Fr Derek Cross of the Toronto Oratory of St Philip Neri gave the final talk at ATC 2019, our ninth conference on the Anglican tradition in the Catholic Church, and his talk – St John Henry Newman on the Liturgical Act: A Patrimonial Reflection – can now be viewed online on both YouTube and Facebook.
A former Anglican like Cardinal Newman, Fr Cross explored his fellow Oratorian’s treatment of the liturgical act in worship, reverence & ritual, and its bearing on the ordinariate’s Anglican patrimony, now an officially commended aqua vitae in the Catholic Church. Touching on “the Anglican communion’s reputation as a liturgical church & the desire for liturgical continuity expressed by Anglicanorum Coetibus,” Fr Cross references prophetic hopes for “An Anglican church, united with Rome but not absorbed – an Anglican uniate church,” & speaks of the work ahead of us to ever more fully appropriate the Anglican intellectual and liturgical patrimony.
To illustrate his reflections, Fr Cross takes note of various writings by Cardinal Newman, many of which are found in the recent book published by Dr Peter Kwasniewski: Newman on Worship, Reverence, and Ritual. This extensive collection forms the basis of the reflections comprising the talk, and Dr Kwasniewski has done the Anglican Catholic community a favour in placing all of this wealth in one place for our ease of reference. As Fr Cross puts it, “What better accompaniment to this weekend’s celebration can one imagine? This book is a primary witness to the liturgical theology of that great Oratorian priest who was in sundry ways the father of Anglicans who have enacted a recourso back from their alma mater to the grandmother Church…”
Prefacing his reflections on Newman, Fr Cross first cites two important and relevant quotations. He first turns to Fr Henry St John, the nephew of Newman’s close friend Fr Ambrose St John: “Few Catholic priests can have had such concentrated Anglican antecedents and background as mine were. I can truly say that all the best things in Anglicanism are still in me at every human level, intuitive, affective and intellectual, integrated now into my Catholicism. These have been incorporated into my Catholic life and, I am very sure, perfected by it. But the roots of this composite are thoroughly Anglican and I am deeply grateful for the ethos of the Church of England and its doctrine which had penetrated and built up the family, parents and brothers and sisters, in which I was bred… Our vision of the future must be that one day there will still be the Catholic Church, the same in its essential structure and truth. Towards unity with her, the churches now outside the Catholic Church will move. The Church will open wide its arms and accept all that is good and true in customs and in usage; in ways of thinking, worshipping, and government, that these churches have practiced and valued in their separated life. By this, the Church of Christ will be greatly enlarged and enriched. All that the Catholic Church now stands for will still be the substance of the Church’s structure. In less essential things, there will be a far wider variety of custom and usage, as there was in the early days of the Church’s history. As I look back over more than fifty years during which history has been in the making that must be the vision of our ecumenical hope and prayer.”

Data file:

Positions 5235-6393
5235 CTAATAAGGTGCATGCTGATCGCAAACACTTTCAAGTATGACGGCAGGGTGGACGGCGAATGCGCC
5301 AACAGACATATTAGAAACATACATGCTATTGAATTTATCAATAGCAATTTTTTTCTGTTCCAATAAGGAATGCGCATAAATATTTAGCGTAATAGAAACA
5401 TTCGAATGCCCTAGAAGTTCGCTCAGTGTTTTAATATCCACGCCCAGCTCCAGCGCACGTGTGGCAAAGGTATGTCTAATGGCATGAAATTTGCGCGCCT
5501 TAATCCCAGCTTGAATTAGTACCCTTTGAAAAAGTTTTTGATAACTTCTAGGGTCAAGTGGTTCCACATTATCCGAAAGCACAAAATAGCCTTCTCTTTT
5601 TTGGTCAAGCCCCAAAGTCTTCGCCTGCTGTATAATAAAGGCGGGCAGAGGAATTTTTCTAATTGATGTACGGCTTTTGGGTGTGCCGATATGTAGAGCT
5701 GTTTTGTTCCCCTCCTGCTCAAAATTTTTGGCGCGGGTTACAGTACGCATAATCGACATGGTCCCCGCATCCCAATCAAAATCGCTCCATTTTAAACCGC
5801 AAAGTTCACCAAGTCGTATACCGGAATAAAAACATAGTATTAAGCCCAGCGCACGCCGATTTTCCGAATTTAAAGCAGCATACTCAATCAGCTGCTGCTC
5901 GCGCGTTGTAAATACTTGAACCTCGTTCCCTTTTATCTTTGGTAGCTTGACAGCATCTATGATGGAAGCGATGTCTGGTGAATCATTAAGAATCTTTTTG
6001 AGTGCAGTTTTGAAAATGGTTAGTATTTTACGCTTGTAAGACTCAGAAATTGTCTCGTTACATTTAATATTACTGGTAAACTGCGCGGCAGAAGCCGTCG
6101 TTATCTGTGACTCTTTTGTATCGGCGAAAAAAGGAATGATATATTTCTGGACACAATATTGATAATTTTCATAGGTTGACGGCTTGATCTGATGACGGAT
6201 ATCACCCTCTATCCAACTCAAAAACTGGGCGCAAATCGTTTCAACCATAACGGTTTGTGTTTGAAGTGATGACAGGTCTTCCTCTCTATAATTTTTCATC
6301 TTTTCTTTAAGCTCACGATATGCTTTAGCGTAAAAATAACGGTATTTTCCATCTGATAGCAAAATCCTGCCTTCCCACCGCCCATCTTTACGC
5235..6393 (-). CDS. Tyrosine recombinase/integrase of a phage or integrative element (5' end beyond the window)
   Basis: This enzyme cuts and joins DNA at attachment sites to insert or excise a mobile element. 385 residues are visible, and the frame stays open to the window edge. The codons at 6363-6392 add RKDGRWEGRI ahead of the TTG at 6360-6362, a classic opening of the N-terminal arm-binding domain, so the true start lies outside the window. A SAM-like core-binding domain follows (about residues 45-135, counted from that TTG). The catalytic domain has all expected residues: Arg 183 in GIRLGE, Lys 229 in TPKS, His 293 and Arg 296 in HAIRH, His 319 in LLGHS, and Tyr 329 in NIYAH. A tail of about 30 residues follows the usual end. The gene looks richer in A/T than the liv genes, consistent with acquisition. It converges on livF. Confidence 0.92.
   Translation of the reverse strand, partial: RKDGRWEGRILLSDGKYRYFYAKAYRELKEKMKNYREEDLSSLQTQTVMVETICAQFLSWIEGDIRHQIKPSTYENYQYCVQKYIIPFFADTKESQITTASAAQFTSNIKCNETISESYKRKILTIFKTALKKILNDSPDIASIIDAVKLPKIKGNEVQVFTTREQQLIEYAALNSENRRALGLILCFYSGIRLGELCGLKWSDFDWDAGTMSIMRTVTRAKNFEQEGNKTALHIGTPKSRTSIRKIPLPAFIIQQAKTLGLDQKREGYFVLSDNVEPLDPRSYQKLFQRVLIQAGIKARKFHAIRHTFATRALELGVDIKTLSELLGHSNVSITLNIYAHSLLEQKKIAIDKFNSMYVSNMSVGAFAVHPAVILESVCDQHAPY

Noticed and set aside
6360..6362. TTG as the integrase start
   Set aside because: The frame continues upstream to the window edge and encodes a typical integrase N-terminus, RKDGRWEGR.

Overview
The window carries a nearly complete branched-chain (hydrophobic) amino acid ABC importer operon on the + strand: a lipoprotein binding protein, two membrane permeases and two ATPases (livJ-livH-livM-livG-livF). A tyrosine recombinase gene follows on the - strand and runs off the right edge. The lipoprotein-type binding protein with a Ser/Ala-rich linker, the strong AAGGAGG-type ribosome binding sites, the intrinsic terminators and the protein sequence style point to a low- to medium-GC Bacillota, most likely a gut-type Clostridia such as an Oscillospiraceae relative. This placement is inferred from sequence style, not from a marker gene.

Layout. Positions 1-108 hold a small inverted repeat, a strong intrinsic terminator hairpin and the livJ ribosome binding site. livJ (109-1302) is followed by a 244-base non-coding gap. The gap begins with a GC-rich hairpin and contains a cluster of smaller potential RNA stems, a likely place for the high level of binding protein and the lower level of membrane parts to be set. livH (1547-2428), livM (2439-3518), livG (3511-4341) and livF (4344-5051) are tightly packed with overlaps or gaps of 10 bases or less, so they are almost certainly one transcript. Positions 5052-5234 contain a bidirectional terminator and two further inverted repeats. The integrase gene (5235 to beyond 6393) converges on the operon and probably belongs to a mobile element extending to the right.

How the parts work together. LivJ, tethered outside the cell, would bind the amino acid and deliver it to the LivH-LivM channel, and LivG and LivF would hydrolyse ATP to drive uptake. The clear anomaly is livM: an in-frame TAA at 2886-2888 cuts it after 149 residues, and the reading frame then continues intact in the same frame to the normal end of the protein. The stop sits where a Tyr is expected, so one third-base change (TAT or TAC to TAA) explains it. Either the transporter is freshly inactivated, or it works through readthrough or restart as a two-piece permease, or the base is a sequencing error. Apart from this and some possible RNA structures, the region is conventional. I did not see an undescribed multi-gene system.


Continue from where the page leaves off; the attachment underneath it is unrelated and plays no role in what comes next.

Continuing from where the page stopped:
Next cited is Fr Aidan Nichols in The Panther and the Hind: “An Anglican church united with Rome but not absorbed – an Anglican uniate church – is perfectly feasible but it can only be constructed on the basis of a selection from among the elements I have mentioned. It might be a church with a religious metaphysic drawn from the Cambridge platonists, supplying as this would a doctrine of creation, and an account of the human being in the image and likeness of God, necessary to the theocentric humanism of any truly Catholic tradition; a doctrinal and sacramental ethos, taken from the restoration divines, with their stress on the inseparable inconnection of incarnation, church, and liturgy; and a missionary spirit borrowed from the evangelical movement and centred therefore on the universal significance of the Saviour’s atoning work; the whole to be confirmed and where necessary corrected by acceptance of the framework of the Roman Catholic communion, including the latter’s teaching authority to determine those many questions of faith and morals which historically have kept Anglicans divide. In such a way, numerous elements of the Anglican theological tradition, classics both as texts and persons, could find repatriation in the Western patriarchate, in peace and communion with that See with which the origins of English Christianity are forever connected.”
Thus Fr Cross lays the foundation for his exploration of Newman’s thought on worship, reverence and ritual as it touches on the liturgical act and the patrimony of the Anglican ordinariates. Fr Cross’s talk will be published in full in an upcoming issue of the Society’s journal, but for now it can be watched in full here: